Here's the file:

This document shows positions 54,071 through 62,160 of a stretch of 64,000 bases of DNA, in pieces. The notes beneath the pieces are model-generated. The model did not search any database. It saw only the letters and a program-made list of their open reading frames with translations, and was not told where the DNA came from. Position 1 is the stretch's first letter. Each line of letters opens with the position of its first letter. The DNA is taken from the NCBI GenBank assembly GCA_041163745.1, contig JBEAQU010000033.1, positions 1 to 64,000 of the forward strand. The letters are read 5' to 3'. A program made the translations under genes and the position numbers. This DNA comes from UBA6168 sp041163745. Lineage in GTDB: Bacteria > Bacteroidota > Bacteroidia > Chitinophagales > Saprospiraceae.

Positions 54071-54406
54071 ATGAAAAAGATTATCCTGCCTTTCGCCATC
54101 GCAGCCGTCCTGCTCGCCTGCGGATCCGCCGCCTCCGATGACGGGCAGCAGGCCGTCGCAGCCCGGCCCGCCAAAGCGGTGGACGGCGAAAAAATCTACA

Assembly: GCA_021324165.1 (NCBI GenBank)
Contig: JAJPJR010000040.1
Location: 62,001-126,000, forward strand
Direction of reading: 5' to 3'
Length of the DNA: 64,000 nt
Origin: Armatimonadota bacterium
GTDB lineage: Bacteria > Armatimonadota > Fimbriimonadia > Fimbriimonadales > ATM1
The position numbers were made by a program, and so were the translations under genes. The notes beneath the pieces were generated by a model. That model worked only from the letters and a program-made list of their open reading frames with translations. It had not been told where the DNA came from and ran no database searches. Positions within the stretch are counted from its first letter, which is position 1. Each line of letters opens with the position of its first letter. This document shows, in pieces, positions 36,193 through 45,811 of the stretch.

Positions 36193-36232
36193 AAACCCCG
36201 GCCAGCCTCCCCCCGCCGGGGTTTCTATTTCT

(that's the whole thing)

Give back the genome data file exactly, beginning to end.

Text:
This document shows positions 54,071 through 62,160 of a stretch of 64,000 bases of DNA, in pieces. The notes beneath the pieces are model-generated. The model did not search any database. It saw only the letters and a program-made list of their open reading frames with translations, and was not told where the DNA came from. Position 1 is the stretch's first letter. Each line of letters opens with the position of its first letter. The DNA is taken from the NCBI GenBank assembly GCA_041163745.1, contig JBEAQU010000033.1, positions 1 to 64,000 of the forward strand. The letters are read 5' to 3'. A program made the translations under genes and the position numbers. This DNA comes from UBA6168 sp041163745. Lineage in GTDB: Bacteria > Bacteroidota > Bacteroidia > Chitinophagales > Saprospiraceae.

Positions 54071-54406
54071 ATGAAAAAGATTATCCTGCCTTTCGCCATC
54101 GCAGCCGTCCTGCTCGCCTGCGGATCCGCCGCCTCCGATGACGGGCAGCAGGCCGTCGCAGCCCGGCCCGCCAAAGCGGTGGACGGCGAAAAAATCTACA

Assembly: GCA_021324165.1 (NCBI GenBank)
Contig: JAJPJR010000040.1
Location: 62,001-126,000, forward strand
Direction of reading: 5' to 3'
Length of the DNA: 64,000 nt
Origin: Armatimonadota bacterium
GTDB lineage: Bacteria > Armatimonadota > Fimbriimonadia > Fimbriimonadales > ATM1
The position numbers were made by a program, and so were the translations under genes. The notes beneath the pieces were generated by a model. That model worked only from the letters and a program-made list of their open reading frames with translations. It had not been told where the DNA came from and ran no database searches. Positions within the stretch are counted from its first letter, which is position 1. Each line of letters opens with the position of its first letter. This document shows, in pieces, positions 36,193 through 45,811 of the stretch.

Positions 36193-36232
36193 AAACCCCG
36201 GCCAGCCTCCCCCCGCCGGGGTTTCTATTTCT